What the nation’s smallest province might lack in size, it makes up for tenfold with sweeping scenes of rugged red cliffs and sandy beaches; small-town charm; and some of the freshest seafood imaginable.

Charlottetown may often be overshadowed by other Maritime cities like Halifax and St. John's, but here, you can use the city as a jumping off point for exploring the whole province. No matter where you are in Prince Edward Island, the ocean is never more than a 20-minute drive away. With such easy access to the Atlantic, it’s no surprise that the island’s culture, and therefore, its food scene, is heavily influenced by fishing life.

In P.E.I.’s tight-knit communities, restaurateurs and chefs go directly to local fishers to purchase seafood. Oceanside restaurants are often clustered close to the harbour, so the exchange might happen right as the boat reaches the dock — only a few metres from the eatery’s front doors. Mere hours later, the morning’s catch is on your plate, and you’re tucking into the freshest lobster you’ve ever tasted, nestled in a warm, crusty roll.

If that’s not enough to make your mouth water, it’s also worth noting that farm-to-table dining is hot on the heels of the seafood scene. And almost anywhere you go on the island (restaurants, bars or otherwise), locally sourced is the name of the game.

Craft brews, ciders and spirits from island-based distillers are on the come-up and feature prominently throughout the province. Local favourites include Upstreet and Prince Edward Island Brewing Co. The island is even home to its own legal moonshine distillery, the Myriad View. Their strongest batch, dubbed ‘Lightning,’ packs a punch at 75 per cent ABV.

P.E.I.’s got all the bases covered: quality seafood, hyper-local fare and a wicked craft booze scene. Genuinely friendly people and laidback island vibes are the cherries on top.

Prince Edward Island: What to do

Prince Edward Island National Park

The rocky red coast in Prince Edward Island

City-dwellers might think of driving as more of a nightmare than a pastime but sailing along the Central Coastal Drive past little lighthouses and quaint cottages, with the rolling green fields, rocky red cliffs and sparkling blue water stretching out before you is just… magical. The drive goes through P.E.I. National Park, where you’ll find sandy beaches, seaside paths and hiking trails. Stop at Greenwich to walk along the floating boardwalk and see the system of mighty sand dunes. Spread your towel out on the island’s famous red sand and take a dip at Cavendish Beach. The park is also home to Green Gables, the most famous house in all of CanLit.


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Charlottetown has done a great job of turning their waterfront into a beautiful, walkable area that’s buzzing with activity. Shop your way through the dockside merchants, then head up to Water and Queen to find more island-made goods. At Moonsnail Soapworks, they sell soap made from P.E.I. staples like red sand or potatoes. Feeling peckish? Founders’ Food Hall is full of local, island vendors selling snacks, treats and more. Then, jump on a boat tour. There are several operators that leave right from Peake’s Wharf, so trips are frequent and offer different options like seal spotting or sunset cruises.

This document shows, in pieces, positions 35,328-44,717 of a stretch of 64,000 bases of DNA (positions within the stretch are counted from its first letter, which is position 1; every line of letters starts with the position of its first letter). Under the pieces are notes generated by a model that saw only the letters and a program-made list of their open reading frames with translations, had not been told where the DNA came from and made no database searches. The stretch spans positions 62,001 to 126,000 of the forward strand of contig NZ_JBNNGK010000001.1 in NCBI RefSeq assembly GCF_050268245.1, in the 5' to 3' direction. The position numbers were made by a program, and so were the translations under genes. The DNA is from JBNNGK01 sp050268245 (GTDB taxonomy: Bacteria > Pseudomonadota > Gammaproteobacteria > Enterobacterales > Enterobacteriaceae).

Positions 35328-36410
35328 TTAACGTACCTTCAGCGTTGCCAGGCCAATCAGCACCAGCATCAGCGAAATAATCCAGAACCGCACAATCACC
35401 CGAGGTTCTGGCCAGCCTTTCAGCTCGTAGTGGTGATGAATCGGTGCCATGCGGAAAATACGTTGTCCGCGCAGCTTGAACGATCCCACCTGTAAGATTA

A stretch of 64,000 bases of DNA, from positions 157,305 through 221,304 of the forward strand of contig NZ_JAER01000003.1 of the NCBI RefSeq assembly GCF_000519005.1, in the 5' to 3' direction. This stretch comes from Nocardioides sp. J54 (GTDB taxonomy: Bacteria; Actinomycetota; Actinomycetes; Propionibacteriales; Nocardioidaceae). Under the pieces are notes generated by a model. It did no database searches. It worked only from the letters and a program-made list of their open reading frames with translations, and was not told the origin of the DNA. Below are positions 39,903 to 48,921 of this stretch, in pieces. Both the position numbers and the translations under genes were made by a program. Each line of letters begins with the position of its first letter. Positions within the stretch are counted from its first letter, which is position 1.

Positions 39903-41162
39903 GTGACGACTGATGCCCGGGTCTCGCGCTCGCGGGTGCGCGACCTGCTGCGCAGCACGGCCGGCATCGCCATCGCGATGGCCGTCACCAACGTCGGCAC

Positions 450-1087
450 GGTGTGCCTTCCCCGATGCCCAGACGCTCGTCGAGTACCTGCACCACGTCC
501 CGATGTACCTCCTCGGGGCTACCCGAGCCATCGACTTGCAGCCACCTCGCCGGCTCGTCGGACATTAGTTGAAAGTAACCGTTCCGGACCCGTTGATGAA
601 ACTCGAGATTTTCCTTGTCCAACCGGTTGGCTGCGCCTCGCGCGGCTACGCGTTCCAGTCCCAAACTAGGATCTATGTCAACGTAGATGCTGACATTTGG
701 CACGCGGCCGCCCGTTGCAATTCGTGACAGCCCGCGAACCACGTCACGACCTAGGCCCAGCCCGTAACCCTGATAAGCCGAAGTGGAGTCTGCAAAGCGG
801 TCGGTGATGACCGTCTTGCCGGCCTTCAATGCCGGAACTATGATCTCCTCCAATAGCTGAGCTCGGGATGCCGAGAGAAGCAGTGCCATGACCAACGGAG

The Table Culinary Studio

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Usually, we would rather be eating our food than playing with it, but the Table’s culinary classes offer more than just an opportunity to grasp a new recipe. Set in a former New London United Church, the experience gives tourists a window into what life is like on the island province. Along with cooking techniques, you’ll learn about local ingredients and how they intersect with P.E.I.’s history, traditions and culture. In their Bounty of the Sea class, they teach visitors about the fishing culture and setting day — when whole communities gather to see the fishing boats off on the first day of the lobster season. Then you’ll get to prepare, cook and eventually tuck into the incredibly fresh lobster, scallops and mussels.


Prince Edward Island: What to eat and drink

Blue Mussel Café

Mussels from the Blue Mussel Café in Prince Edward Island

This fresh seafood spot in North Rustico is well worth the trip. Start off with their namesake blue mussels. They’re fresher than fresh, often harvested mere hours before consumption. Choose between white wine garlic or the beer lime mussels made with local Gahan blueberry ale and citrus. The lobster roll here is incredible, but we also love the seafood bubbly bake — a house recipe that sees lobster, scallops and halibut baked in a rich creamy sauce with cheddar cheese. Head here early to snag a spot on the patio overlooking North Rustico Harbour.